Afghanistan Things

by Joshua Foust on 9/20/2012 · 9 comments

Some links, because it’s all too exhausting to cover in any detail.

  • Gulab Mangal, the governor of Helmand, is out, part of an anti-graft move by Hamid Karzai. Mangal is beloved by the US and UK because he was seen as better than the former government of Helmand, Sher Muhammad Akhunzada, who was found with several tons of opium on his compound and then forced out by the Brits over Karzai’s objection. In his wake, the insurgency in Helmand flowered. Mangal has mangled the mission there, and made life worse off for Helmandis without the connections to petition his office for favors, handouts, and land deeds. He will not be missed.
  • General David Rodriguez, the US general who led day-to-day operations in Afghanistan under Generals Petraeus and McChrystal, and helped to design, advocate, and implement the second surge of 30,000 troops to the country in 2009 that didn’t work and made the country worse off, is in line to replace General Carter Hamm as the commander of AFRICOM.
  • Arif Rafiq basically says what everyone is thinking. My own column about this will be out eventually, once it’s edited and gone through its publication process.
  • Not directly related to Afghanistan, but this New York Times debate about the tension between human rights and debate is worth reading.

That is all.

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This post was written by...

– author of 1848 posts on 17_PersonNotFound.

Joshua Foust is a Fellow at the American Security Project and the author of Afghanistan Journal: Selections from His research focuses primarily on Central and South Asia. Joshua is a correspondent for The Atlantic and a columnist for PBS Need to Know. Joshua appears regularly on the BBC World News, Aljazeera, and international public radio. Joshua's writing has appeared in the Columbia Journalism Review, Foreign Policy’s AfPak Channel, the New York Times, Reuters, and the Christian Science Monitor. Follow him on twitter: @joshuafoust

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anan September 20, 2012 at 9:44 pm

10 Governors forced out. Karzai is taking over everything.

I would not agree that Mangal was a bad governor. Most of Helmand transitioned to to the Afghans (except for a strip in the North). The Marines have pulled back to 5 thousand. Violence in Helmand is down from 2010 levels, although up from 2008 levels. ISAF casualties in Helmand are way down. ANSF casualties are higher, but who didn’t expect that?

The surge would have worked if the McChrystal/Caldwell/Petraeus/Allen ANSF build plan had not been over-ruled. The massive reduction is the proposed ANSF end state, budget and training commands has changed everything.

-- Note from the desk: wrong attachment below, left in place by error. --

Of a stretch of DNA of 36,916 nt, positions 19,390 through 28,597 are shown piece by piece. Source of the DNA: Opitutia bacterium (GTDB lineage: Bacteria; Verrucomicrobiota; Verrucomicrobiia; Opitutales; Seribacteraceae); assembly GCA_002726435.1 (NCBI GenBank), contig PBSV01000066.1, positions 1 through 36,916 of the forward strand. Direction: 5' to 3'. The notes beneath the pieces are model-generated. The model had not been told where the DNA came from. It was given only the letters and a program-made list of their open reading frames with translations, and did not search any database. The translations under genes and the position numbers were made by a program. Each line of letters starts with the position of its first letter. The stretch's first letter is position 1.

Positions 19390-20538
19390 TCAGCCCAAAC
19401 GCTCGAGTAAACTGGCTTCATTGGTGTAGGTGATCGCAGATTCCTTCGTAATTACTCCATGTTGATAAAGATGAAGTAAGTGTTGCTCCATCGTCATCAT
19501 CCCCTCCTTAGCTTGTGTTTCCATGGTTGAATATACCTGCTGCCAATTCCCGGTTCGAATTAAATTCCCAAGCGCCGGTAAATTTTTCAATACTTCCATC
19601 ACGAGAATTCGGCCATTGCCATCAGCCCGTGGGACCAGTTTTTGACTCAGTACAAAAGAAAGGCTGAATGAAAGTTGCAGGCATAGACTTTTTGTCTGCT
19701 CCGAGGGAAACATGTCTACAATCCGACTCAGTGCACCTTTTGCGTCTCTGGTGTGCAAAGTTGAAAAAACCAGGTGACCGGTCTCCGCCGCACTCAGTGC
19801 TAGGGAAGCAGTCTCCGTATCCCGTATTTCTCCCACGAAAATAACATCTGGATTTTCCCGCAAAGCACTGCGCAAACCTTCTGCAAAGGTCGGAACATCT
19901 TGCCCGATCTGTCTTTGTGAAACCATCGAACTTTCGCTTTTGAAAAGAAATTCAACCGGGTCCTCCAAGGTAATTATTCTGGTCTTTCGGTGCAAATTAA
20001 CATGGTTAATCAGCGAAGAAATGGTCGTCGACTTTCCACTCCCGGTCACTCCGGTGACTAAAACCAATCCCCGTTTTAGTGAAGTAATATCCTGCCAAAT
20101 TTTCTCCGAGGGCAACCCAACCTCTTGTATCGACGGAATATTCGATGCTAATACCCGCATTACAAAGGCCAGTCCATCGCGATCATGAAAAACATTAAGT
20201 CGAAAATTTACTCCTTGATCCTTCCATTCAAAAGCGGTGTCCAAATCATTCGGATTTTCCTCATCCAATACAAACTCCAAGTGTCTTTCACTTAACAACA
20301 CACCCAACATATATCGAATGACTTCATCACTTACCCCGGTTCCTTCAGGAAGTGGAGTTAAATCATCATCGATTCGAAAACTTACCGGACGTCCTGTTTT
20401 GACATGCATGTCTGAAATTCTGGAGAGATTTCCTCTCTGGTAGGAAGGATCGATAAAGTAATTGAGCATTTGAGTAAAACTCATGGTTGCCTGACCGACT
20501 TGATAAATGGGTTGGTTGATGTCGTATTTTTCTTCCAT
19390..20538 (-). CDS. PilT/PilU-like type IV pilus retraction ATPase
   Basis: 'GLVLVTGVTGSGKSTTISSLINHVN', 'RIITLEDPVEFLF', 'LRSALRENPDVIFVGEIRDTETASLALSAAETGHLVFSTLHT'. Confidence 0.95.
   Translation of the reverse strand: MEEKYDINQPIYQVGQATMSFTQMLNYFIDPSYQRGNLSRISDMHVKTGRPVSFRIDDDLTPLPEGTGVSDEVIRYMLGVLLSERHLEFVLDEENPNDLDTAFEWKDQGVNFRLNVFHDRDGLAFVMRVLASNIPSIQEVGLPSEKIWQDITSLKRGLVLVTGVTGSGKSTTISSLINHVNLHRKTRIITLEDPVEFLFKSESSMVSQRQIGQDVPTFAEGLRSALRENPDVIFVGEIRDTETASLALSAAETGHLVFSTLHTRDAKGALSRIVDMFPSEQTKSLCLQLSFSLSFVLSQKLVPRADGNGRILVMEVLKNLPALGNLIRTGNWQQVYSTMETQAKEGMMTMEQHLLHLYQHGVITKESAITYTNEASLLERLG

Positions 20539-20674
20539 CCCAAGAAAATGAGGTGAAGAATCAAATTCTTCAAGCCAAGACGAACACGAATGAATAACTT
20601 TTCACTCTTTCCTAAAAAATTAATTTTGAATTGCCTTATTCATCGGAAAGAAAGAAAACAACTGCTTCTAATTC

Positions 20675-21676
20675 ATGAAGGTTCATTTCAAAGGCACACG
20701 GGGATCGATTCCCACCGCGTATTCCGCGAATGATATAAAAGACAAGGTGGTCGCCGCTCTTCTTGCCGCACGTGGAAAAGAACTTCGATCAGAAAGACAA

Don Bacon September 21, 2012 at 1:31 pm

The Marine withdrawal was planned long ago and had nothing to do with conditions, except that the withdrawal causes the decline in violence. It’s merely the flip side of: Violence is up because we’re taking on the Taliban, said the general.

Now comes the Taliban surge — look for it. The untrained, illiterate, Taliban-infiltrated ANA is expected to fold. But as Petraeus frequently said, both in Iraq and Afghanistan, progress is ‘fragile and reversible.’

anan September 22, 2012 at 12:55 am

Don Bacon, do you have any questions you would like to ask of 215th ANA Corps?

The transfer to the ANSF of most of Helmand was according to plan and because the ANSF could assume this battlespace.

In many places ISAF withdraws from violence has actually gone up as the ANA and Taliban go at each other. This is also happening in some parts of Helmand. 215th ANA Corps is seeing more casualties, violence, aggressive patrols than ever before. It is still early, but 215th seems to be holding up for now.

Taliban infiltrated means what by your definition?
–that some in 215th Corps are corrupt and will sell information for money without necessarily being pro Taliban. True. They aren’t a large percentage, but they don’t have to be a large percentage to leak sensitive info to the Taliban
–that some in 215th Corps back the Taliban. This is probably a small percentage. They keep their views about the Taliban secret from their fellow ANA because otherwise their fellow ANA would kill them. It is enough to disrupt some operations and cause green on green and green and blue incidents. But based on advisor accounts the large majority of 215th ANA Corps hate the Taliban. Many of them are former Northern Alliance. Many came from 201st ANA Corps.